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Moose spotted in Eagle tranquilized Thursday morning

The young bull moose was seen Wednesday during the busy late-afternoon rush hour.

EAGLE, Idaho — A young bull moose was located Wednesday evening in Eagle -- not in the foothills, but in the middle of town. The Ada County Sheriff's Office said Thursday morning that the moose has been safely captured, tranquilized and moved to an area near Smiths Ferry.

The Idaho Department of Fish and Game says at around 5:30 p.m., IDFG enforcement staff located the moose in the area of Ballantyne Lane and Floating Feather Road and Highway 44/State Street. They located the moose shortly after people starting calling in with reports to Idaho Fish and Game's Southwest Region office.

Responding officers from other agencies observed the moose, looking to keep it away from the highway, until about 6 p.m. They lost sight when the moose made its way to a nearby cornfield, according to a news release from IDFG.

“At that point, the peak traffic period was over, and the animal was in as good a place as it could be under the circumstances," Regional Wildlife Manager Ryan Walrath said.

Fish and Game staff remained in the area until about 7 p.m. Wednesday, then returned early Thursday morning with the resources "necessary to chemically immobilize and relocate the moose." IDFG also said staff "moved the moose to a more suitable area near Smiths Ferry."

A spokesman for the Ada County Sheriff's Office said Thursday morning that the moose was tranquilized in the front yard of a home near Cobblestone and State streets.

"Eagle Police kept a close eye on the beast this morning as it strolled in the Cobblestone Way/State Street neighborhood just west of downtown to try to keep him off the street and out of traffic," Eagle Police said in a Facebook post Thursday morning.

The moose, Eagle Police said, is about 6 feet tall and 600 to 700 pounds, and "pretty much kept to himself and majestically strolled through the neighborhood and munched on leaves until Fish and Game arrived."

Idaho Fish and Game handles occurrences of moose in town on a case-by-case basis, but it is preferable for a moose to move out of town or another problem area on its own, according to an IDFG news release, which also said the use of immobilization drugs in the darting and relocation of an animal carries its own risks even in a controlled environment.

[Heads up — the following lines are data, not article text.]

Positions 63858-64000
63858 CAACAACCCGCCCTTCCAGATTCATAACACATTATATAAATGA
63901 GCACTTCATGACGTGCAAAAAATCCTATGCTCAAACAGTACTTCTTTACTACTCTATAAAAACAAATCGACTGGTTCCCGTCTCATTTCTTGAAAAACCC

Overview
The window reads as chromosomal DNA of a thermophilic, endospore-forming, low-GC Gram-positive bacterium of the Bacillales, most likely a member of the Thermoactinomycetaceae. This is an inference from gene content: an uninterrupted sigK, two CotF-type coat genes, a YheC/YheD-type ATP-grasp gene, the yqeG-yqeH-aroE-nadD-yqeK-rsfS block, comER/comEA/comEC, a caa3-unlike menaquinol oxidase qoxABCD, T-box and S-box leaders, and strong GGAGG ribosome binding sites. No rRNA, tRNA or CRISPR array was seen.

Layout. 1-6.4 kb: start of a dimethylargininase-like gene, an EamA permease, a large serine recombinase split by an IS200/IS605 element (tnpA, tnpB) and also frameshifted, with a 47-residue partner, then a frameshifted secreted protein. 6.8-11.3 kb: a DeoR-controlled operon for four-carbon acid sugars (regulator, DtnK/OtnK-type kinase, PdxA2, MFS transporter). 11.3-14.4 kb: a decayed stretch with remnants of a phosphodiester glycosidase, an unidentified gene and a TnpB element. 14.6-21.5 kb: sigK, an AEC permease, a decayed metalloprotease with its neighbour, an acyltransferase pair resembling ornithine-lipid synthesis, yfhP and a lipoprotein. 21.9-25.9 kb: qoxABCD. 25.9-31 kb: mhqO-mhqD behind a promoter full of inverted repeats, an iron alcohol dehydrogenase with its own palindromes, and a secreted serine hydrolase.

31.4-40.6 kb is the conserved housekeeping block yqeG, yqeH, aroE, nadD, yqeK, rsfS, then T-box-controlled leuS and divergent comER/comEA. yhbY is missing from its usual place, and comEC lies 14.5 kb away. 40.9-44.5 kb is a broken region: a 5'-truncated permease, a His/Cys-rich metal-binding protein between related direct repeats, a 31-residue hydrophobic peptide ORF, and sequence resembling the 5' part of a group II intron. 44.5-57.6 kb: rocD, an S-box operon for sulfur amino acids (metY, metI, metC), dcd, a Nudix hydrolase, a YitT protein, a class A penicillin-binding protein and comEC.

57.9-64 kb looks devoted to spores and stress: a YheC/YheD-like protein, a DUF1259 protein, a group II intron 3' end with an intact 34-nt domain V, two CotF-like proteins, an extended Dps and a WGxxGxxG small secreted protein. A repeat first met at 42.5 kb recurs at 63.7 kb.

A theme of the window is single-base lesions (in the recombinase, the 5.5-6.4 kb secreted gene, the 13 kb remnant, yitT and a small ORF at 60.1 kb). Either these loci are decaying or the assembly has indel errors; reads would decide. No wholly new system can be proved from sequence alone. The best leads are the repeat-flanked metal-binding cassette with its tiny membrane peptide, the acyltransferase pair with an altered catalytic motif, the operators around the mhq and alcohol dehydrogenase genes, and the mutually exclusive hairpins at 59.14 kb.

Credit: Idaho Department of Fish and Game/Brian Pearson
Fish and Game staff work on a moose that was darted and relocated from an Eagle neighborhood on Aug. 4, 2022.

IDFG says it's important for drivers and people living in the area to be aware and do their part to help avoid any conflict with wildlife.

Moose are typically rare in the Treasure Valley, but the moose spotted Wednesday in Eagle is the second moose to make its way into a populated area of Ada County within the past month. A yearling cow moose spotted in Hidden Springs was relocated on July 20.

Moose can become aggressive and unpredictable when surprised or cornered. If a moose perceives a threat, it could charge and attempt to stomp on that perceived threat.

  • Keep a respectful distance from the moose of at least 50 yards or more.
  • The presence of a dog can be especially alarming to a moose, so keep dogs leashed and far away from the moose.
  • Drivers should use caution during the early-morning commute. Moose are most active at sunrise and sunset, particularly during the summer.

Idaho Fish and Game continues to monitor the situation with the moose in Eagle, and report sightings of the animal, including the location, to the IDFG regional office in Nampa at 208-465-8465 during normal business hours. After hours, call the non-emergency number for Ada County Dispatch at 208-377-6790.

Eagle has had it’s share of four-legged traffic disruptors lately, but all is well after Idaho Fish and Game (IDFG)...

Posted by Eagle Police on Thursday, August 4, 2022

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